DB: It was such an epiphany to learn about Xavier Le Pichon’s idea of geological faults being necessary to the health and wellbeing of the earth as a living being. He makes the analogy that human frailty is also necessary for our survival as a species and reveals to us our essentially interdependent nature. It is a very different model than the competitive, survival of the fittest, only the “best” artists or “best” anything deserve our attention. I love how Le Pichon’s theory dovetails with the modernist idea of failure, as a kind of heroic risk taking one must experience despite of ones anxieties and belief that artistic perfection, let alone trying to make anything worthwhile, is impossible to realize in the modern world
What singing with the La La La Singers reminds me again and again, is that connecting with other human beings, singing in harmony is a kind of effortless, pure joy that creates the kind of warmth I crave.
I also find working with ED JR. relieves an enormous amount of the anxiety about self worth. It is easier to trust the instincts of our collective minds, and a heck of a lot more fun. That said, I am not giving up my “day job” as a painter in the studio, as I find the solitude and introspection it brings, also essential to my clarity and growth as an artist.
This Sunday, on May 29th, Deborah Boardman’s collaborative group, ED JR (also Edra Soto, Jeroen Nelemans and Ryan Richey) will present their performance, Painting is Dead from 3-7pm at the Charnel House. With special guests Charles Mahaffee, Diego Leclery, Kayce Bayer, Chris Lin, Hannis Pannis, La La La Singing, Laughing Eye Weeping Eye (Rebecca Schoenecker and Patrick Holbrook). Painting is Dead is part of an on-going series called Five Funerals.
I’m in the middle of working up a bunch of interviews for the coming weeks! Really exciting stuff, I can’t wait to get it all out in the world. This week I just posted some notes I put together about studio arts PhDs. I’m working on a longer article around and about James Elkins’ book Artists with PhDs: On the new Doctoral Degree in Studio Art, but I wanted to collect my thoughts before diving into his. Anyway, if you all have any ideas of how to further my research on the subject, let me know.
While objecting to the PhD studio art program might be as useless as anti-cell phone sentiments in 2002, I wanted to wave a small flag. Off the bat, PhD studio practices seem to add one more step in what (already) looks a little like a pyramid scheme; art schools feeds themselves: students are initiated into a canon, which they then struggle to be legitimized and supported by for an indefinite amount of time after their matriculation. While on the one hand self-reliant circulatory systems are wondrous, the success of a given artist is not an automatic consequence of a scholastic advance. That’s applicable to any project in the humanities, of course, and I think it’s something that every participant is more or less aware of. College doesn’t guarantee success, but you hope a good education will get you that much closer to its likelihood.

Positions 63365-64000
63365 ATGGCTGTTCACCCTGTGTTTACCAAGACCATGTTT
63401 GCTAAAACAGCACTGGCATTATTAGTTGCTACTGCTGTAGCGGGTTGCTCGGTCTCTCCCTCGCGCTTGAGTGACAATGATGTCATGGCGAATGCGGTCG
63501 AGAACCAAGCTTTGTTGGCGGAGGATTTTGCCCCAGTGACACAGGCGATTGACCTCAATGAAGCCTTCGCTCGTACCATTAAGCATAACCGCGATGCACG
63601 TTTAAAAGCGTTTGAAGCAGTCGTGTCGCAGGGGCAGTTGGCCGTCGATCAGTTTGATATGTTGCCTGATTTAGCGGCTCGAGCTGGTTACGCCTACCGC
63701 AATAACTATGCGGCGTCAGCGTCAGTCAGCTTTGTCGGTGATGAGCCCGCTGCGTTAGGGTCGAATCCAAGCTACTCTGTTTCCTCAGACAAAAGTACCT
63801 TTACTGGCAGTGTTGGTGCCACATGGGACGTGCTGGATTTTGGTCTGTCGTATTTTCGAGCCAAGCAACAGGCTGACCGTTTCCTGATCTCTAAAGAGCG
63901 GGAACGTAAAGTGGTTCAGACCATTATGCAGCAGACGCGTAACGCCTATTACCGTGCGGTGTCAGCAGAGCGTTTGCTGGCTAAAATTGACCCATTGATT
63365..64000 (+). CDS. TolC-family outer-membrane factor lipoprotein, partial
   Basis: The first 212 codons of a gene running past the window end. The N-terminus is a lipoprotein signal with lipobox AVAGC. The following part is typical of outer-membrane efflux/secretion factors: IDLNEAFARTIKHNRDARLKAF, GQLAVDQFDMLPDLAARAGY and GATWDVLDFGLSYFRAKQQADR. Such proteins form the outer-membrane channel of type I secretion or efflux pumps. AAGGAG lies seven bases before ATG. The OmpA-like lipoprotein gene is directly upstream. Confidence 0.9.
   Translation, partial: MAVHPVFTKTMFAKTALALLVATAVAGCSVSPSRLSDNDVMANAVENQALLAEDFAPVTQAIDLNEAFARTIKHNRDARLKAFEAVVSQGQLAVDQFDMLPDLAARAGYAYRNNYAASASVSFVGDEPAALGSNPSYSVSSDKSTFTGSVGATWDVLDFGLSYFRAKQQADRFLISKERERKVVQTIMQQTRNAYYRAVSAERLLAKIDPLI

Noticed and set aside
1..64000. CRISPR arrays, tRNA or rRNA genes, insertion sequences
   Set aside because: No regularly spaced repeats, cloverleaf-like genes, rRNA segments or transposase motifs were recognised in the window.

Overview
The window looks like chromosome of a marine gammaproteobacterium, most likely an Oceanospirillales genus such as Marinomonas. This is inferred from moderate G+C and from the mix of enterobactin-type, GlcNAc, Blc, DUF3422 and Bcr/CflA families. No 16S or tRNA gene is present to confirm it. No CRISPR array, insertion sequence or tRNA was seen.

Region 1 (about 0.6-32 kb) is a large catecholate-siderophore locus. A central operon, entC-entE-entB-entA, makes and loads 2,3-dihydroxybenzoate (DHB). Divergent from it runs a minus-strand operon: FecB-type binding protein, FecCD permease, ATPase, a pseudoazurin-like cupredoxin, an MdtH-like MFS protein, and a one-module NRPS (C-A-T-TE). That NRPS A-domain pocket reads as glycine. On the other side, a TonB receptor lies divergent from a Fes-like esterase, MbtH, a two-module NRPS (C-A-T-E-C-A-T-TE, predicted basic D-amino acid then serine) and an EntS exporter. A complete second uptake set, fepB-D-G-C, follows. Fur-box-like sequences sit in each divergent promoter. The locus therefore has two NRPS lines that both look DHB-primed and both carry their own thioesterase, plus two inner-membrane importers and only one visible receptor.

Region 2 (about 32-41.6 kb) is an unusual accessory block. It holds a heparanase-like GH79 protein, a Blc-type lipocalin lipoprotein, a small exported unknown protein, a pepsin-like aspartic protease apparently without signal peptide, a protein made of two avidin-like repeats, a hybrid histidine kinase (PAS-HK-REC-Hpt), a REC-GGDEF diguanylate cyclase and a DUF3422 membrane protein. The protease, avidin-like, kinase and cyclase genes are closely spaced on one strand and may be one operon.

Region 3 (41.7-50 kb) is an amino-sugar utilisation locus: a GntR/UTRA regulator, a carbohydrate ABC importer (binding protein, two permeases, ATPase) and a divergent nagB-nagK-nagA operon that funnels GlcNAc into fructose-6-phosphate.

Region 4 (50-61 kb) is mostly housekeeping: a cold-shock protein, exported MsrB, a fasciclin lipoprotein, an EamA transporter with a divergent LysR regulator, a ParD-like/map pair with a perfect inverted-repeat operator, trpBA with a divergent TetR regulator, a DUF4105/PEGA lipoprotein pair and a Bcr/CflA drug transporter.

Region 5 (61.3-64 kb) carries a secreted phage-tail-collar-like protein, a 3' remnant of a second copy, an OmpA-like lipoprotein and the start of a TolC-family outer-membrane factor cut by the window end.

The first thing to do, probably, is ask oneself what that vision of success looks like. It’s very likely different for everyone, though, I bet, with a common base of economic sustainability. Every artist (or really, just anybody) wants to be secure in their lifestyle. Obviously it’s impossible for any institution to promise that. The question of how to support oneself as an artist, while also developing one’s practice does not have an easy solution. It never will. I have heard stories about artists in Manhattan who can only paint one type of painting (and have been for the last 30 years) because those are the paintings that sell and they have car/house/child care payments to make. On another end of the spectrum, there are those who don’t have gallery representation, don’t own anything and work for money as little as possible in order to make more artwork. Those are just two examples in a sea of countless scenarious. Everybody knows it’s hard. That’s not the question. The PhD just promises to ease that difficulty, to make it *feel* a little bit easier, without necessarily helping in the long run. It’s a balm.
MFA programs do the same thing. I should know, I went to one and I also loved it. I wouldn’t trade it for anything—I learned a lot, worked with fantastic professors in addition to meeting a group of peers on whom I still rely. Furthermore the MFA ensured three years to dedicated to my practice. Bought and paid for, I chose to follow an impractical whim and in so doing, by inhabiting the consequence of that absurdity, began to believe more fully (perhaps by necessity) in myself as someone who could make a legitimate cultural contribution. I don’t know that anyone would disagree—art school is great. It’s amazing. You’re suddenly entrenched in a community that takes your efforts very seriously. It’s kind of like having a therapist, except the therapist is an impersonal building filled with passionate people who more or less share your (largely non-commercial) interests. Once you go to school you are immediately immersed in a creative support system.